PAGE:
Srdeni Vashtar is not a ferret, as Katherine Rundell writes in her excellent piece on Saki (LRB, 11 August), but a ‘polecat-ferret’, a hybrid of the common ferret (Mustela putorius furo) with a wild European polecat (Mustela putorius). They are stronger, fiercer and more independent than either polecats or ferrets, and, like Sredni Vashtar, don’t like to be caged. Also, most accounts of the death by tiger of Sir Hector Munro’s son omit the fact, recorded in various provincial newspapers at the time, that Hugh Munro, a civilian, was not out hunting when the tiger attacked, but squatting to relieve himself in the bushes after a picnic (Letters, 8 September).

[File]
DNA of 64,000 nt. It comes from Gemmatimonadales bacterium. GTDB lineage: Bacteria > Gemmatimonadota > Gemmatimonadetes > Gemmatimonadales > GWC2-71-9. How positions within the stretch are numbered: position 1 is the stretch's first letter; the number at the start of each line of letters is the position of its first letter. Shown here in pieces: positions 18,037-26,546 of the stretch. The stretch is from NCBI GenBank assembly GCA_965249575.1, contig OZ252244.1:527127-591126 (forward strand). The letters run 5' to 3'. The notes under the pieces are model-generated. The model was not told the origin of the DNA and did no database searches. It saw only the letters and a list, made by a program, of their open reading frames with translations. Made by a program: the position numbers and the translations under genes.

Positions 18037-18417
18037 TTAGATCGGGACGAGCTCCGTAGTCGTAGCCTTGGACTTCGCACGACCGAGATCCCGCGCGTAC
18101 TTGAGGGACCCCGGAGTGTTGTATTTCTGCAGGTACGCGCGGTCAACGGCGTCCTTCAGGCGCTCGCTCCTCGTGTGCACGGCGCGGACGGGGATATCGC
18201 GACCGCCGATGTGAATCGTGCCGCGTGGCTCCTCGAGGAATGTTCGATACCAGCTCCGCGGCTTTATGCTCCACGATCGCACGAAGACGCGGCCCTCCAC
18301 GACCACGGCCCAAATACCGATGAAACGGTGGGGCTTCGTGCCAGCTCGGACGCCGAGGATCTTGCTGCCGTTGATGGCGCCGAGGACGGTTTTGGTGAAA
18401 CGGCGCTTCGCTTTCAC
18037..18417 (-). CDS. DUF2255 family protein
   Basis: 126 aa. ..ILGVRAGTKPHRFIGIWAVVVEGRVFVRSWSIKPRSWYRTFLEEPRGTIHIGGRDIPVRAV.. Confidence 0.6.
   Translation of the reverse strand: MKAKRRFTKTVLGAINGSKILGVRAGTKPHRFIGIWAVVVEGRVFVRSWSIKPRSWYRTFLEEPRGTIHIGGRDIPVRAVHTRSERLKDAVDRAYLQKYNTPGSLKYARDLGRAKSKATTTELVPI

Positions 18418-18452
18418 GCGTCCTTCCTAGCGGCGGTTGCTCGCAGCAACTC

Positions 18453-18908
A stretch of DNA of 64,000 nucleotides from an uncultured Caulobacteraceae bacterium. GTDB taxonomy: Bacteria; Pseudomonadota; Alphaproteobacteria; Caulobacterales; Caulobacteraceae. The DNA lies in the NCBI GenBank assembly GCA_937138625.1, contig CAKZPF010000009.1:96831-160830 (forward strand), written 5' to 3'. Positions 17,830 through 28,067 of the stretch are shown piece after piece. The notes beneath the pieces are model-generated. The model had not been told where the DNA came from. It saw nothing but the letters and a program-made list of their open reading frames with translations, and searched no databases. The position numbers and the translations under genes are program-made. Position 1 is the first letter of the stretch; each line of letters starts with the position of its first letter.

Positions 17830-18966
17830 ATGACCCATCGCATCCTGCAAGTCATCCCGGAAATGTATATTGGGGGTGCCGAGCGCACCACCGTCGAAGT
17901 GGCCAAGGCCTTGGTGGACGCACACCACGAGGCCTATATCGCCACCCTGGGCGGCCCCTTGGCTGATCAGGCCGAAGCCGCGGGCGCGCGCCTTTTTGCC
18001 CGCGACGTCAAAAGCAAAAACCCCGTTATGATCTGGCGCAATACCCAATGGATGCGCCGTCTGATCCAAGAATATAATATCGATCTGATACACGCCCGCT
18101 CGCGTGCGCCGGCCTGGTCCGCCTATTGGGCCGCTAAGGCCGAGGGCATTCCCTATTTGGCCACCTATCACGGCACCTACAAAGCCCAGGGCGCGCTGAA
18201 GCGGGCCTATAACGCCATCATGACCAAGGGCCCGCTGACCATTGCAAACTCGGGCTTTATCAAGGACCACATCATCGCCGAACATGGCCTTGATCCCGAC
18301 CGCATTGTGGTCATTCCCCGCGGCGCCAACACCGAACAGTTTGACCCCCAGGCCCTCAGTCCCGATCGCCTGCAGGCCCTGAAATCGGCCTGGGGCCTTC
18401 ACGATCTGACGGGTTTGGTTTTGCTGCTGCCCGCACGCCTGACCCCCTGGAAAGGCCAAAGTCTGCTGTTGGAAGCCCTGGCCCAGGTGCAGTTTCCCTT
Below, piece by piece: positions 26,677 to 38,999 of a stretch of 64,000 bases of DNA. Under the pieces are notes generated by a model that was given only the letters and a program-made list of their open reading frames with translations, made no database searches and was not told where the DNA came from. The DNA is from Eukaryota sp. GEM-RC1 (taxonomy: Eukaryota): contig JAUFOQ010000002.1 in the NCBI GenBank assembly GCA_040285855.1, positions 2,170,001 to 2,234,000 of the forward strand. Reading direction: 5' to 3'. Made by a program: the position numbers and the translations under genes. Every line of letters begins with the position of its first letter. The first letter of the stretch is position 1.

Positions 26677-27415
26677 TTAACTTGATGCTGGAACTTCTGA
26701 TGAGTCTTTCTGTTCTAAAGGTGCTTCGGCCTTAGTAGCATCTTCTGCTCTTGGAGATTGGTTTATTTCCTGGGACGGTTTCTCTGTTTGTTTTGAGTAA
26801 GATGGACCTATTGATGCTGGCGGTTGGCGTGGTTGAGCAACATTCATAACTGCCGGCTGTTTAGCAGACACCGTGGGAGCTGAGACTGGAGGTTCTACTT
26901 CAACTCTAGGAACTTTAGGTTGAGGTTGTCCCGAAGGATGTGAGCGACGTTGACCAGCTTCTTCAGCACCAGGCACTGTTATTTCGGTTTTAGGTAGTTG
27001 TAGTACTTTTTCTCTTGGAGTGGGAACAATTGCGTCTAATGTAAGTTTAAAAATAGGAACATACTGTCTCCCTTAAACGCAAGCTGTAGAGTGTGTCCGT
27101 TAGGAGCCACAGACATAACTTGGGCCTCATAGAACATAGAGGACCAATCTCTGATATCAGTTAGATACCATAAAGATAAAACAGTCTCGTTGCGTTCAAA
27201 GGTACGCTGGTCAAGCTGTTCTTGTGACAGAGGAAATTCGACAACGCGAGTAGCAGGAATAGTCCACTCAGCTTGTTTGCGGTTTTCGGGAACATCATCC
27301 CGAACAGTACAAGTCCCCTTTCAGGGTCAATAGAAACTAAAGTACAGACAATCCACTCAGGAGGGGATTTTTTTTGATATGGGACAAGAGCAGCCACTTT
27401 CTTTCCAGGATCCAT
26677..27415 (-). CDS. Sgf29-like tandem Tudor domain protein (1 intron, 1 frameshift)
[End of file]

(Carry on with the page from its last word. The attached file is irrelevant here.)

Mikita Brottman
Maryland Institute College of Art

Accidentally Brutal

Rosemary Hill seems to suggest that Maynard Keynes was bursar of Steven Runciman’s Cambridge college (Trinity); in fact he was bursar at King’s (LRB, 20 October).

Peter Clarke
Trinity Hall, Cambridge

Read anywhere with the London Review of Books app, available now from the App Store for Apple devices, Google Play for Android devices and Amazon for your Kindle Fire.

Sign up to our newsletter

For highlights from the latest issue, our archive and the blog, as well as news, events and exclusive promotions.